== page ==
Moon Express Unveils Plans For Private Lunar Landing By 2015
Brett Smith for redOrbit.com – Your Universe Online
Silicon Valley-based Moon Express has announced plans to send its International Lunar Observatory precursor (ILO-X) to the lunar surface by 2015 and make its observations publicly available through the Internet.
“It’s citizen science on the moon and it’s really a new model of public participation,” said Moon Express CEO Bob Richards. “This will be a small, but very high-performance telescope on the moon that the public and scientists or professionals and amateurs alike will have access to over the Internet.”
The announcement was made at the International Lunar Observatory Association (ILOA) Galaxy Forum Canada 2013 that took place at the British Columbia Institute of Technology (BCIT) in Vancouver, Canada“¯on“¯May 25th, on the 52nd anniversary of President Kennedy’s famous “Moon speech.”
“The primary goal of the International Lunar Observatory is to expand human understanding of the Galaxy and Cosmos through observation from our Moon,” said ILOA founder and director“¯Steve Durst. “We are extremely excited about sending the ILO-X to the Moon as soon as possible, and continuing our progress toward a permanent human presence on the Moon.”
Richards said that the Internet-based access and control system was tested in“¯December 2011 from the Summit of“¯Mauna Kea in Hawaii. During the test, scientists from around the world accessed and controlled a prototype of the telescope as if it were on the lunar surface.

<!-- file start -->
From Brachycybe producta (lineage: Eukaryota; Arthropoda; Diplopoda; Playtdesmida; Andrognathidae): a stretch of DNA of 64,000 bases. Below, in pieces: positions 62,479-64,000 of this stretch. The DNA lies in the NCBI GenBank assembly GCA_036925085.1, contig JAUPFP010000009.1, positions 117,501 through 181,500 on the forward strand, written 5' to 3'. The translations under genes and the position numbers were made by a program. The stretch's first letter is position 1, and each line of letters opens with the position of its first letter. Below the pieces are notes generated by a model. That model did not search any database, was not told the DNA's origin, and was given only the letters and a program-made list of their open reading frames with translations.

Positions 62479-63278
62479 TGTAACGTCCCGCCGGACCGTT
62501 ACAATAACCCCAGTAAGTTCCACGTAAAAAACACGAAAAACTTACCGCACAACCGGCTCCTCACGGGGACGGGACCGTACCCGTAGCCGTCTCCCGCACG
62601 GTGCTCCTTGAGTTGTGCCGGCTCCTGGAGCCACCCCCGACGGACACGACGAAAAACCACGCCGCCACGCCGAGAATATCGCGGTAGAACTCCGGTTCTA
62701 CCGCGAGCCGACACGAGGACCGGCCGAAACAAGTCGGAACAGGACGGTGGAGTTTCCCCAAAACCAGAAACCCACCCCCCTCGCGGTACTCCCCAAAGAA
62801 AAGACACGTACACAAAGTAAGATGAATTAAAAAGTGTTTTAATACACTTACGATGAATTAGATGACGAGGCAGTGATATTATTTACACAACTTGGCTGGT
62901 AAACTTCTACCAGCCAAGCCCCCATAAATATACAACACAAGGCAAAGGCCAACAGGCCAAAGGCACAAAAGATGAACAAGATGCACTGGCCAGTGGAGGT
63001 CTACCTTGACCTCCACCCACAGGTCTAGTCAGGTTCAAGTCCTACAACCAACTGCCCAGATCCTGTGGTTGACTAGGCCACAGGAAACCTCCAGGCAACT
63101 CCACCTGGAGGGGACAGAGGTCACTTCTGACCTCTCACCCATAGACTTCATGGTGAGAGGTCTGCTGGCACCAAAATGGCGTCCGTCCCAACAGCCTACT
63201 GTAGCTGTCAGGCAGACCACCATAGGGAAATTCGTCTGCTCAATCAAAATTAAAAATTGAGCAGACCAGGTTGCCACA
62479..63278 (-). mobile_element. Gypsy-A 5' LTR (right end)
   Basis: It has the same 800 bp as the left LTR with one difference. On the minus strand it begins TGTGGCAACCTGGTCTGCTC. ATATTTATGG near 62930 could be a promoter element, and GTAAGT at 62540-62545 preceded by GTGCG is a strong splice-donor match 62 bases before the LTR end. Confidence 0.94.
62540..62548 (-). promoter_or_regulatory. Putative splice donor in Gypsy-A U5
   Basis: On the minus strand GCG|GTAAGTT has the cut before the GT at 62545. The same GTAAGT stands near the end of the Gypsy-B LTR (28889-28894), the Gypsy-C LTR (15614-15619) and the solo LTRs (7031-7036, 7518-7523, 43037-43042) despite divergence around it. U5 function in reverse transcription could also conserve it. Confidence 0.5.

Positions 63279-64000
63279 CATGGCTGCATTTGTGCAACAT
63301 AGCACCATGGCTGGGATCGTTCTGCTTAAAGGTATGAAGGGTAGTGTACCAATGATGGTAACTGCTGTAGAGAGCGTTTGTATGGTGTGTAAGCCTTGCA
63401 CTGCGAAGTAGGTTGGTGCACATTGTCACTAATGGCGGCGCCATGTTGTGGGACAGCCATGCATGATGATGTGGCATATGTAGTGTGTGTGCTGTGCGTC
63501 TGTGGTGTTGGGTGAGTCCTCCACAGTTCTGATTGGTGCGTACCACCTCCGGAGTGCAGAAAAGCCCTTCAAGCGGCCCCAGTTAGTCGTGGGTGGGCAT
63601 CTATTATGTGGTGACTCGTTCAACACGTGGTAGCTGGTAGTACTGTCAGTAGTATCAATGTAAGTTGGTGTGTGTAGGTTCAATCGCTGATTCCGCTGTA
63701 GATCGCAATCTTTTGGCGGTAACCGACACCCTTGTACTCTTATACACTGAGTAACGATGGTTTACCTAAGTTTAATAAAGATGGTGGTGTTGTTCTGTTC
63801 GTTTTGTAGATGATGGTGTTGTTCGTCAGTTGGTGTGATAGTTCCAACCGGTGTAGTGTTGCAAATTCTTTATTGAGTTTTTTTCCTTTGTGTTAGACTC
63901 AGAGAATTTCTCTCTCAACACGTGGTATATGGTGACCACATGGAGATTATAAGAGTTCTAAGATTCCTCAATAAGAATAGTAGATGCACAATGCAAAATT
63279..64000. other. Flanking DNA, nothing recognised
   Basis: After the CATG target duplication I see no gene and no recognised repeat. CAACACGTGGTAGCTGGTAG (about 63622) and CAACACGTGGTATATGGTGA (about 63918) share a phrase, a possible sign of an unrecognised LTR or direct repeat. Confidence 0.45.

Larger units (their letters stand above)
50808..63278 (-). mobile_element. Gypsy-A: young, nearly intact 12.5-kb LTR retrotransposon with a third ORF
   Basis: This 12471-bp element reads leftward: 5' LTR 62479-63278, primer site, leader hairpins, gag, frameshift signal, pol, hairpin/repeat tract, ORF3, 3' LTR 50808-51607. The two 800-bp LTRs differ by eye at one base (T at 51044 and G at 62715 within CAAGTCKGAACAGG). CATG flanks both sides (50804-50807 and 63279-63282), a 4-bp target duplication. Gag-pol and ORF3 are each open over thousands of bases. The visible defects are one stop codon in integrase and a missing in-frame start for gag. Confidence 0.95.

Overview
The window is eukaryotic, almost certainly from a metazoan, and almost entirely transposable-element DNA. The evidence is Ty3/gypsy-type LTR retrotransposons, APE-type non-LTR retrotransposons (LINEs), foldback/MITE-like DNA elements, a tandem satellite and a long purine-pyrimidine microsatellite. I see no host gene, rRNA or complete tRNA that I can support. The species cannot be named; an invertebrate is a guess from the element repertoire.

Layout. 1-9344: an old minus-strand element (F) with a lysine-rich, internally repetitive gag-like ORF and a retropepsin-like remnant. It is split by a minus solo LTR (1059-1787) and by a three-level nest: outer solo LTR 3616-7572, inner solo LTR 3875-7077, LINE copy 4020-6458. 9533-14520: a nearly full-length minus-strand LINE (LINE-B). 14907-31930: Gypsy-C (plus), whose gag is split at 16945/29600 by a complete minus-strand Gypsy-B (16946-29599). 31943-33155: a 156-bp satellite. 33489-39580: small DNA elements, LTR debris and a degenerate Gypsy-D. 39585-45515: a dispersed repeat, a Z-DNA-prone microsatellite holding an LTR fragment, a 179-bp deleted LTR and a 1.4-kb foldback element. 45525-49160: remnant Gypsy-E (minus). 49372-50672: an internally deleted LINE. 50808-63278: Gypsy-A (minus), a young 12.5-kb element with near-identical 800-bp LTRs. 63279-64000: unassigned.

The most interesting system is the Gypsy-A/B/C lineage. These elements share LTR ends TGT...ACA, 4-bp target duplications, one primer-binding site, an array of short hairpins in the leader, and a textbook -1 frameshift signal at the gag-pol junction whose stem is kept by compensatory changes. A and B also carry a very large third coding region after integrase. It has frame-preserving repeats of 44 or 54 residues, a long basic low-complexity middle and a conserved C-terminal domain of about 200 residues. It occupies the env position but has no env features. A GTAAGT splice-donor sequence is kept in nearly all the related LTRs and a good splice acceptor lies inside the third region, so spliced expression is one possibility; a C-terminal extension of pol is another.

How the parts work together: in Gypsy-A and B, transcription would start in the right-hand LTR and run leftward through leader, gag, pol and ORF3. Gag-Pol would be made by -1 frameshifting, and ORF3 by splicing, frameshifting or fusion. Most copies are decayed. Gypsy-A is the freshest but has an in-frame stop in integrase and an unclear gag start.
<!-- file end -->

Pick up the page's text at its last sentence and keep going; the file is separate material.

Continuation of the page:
About the length of a shoe-box with a mass of about 4.4 pounds, the ILO-X flight hardware has been delivered to ILOA and in 2015 it is scheduled to become the first private space telescope to operate from the Moon, providing images of lunar surface, the Earth, the Milky Way and beyond.“¯Using optical technology, advanced software and microelectronics, the ILO-X is designed to deliver deep space images of objects both inside and outside our galaxy.
While its resolution isn´t expected to match the Earth-orbiting Hubble telescope, the ILOA suggested that the goal of this project is to open space exploration up to the public at-large.
“We’re excited to help the ILOA design, build and deliver the worlds’ first private telescope to the Moon,” Richards“¯said. “This is inspirational space science and entrepreneurship at its best.”
The Moon Express CEO said his company is actively for the Google Lunar X Prize of $20 million for the first privately funded team to successfully land a robot on the lunar surface.
“We want to win the Google Lunar X prize so that is somewhat driving our schedule,” the Canadian-born Richards told CTV. “So I would say sometime in mid-to-late 2015 is when we’d be looking at.”
The company said the ILO-X is a precursor to a more enduring lunar telescope it envisions on the Moon’s South Pole and other international initiatives it plans in conjunction with ILOA. In September, ILOA signed an agreement with the National Astronomical Observatories of the Chinese Academy of Sciences (NAOC). According to reports, both parties agreed to establish a cooperative program to conduct Galaxy Astronomical Imaging for Global 21st Century Education using the Lunar Telescope of“¯China’s Chang’e-3“¯Moon Lander, which is set for launch later this year.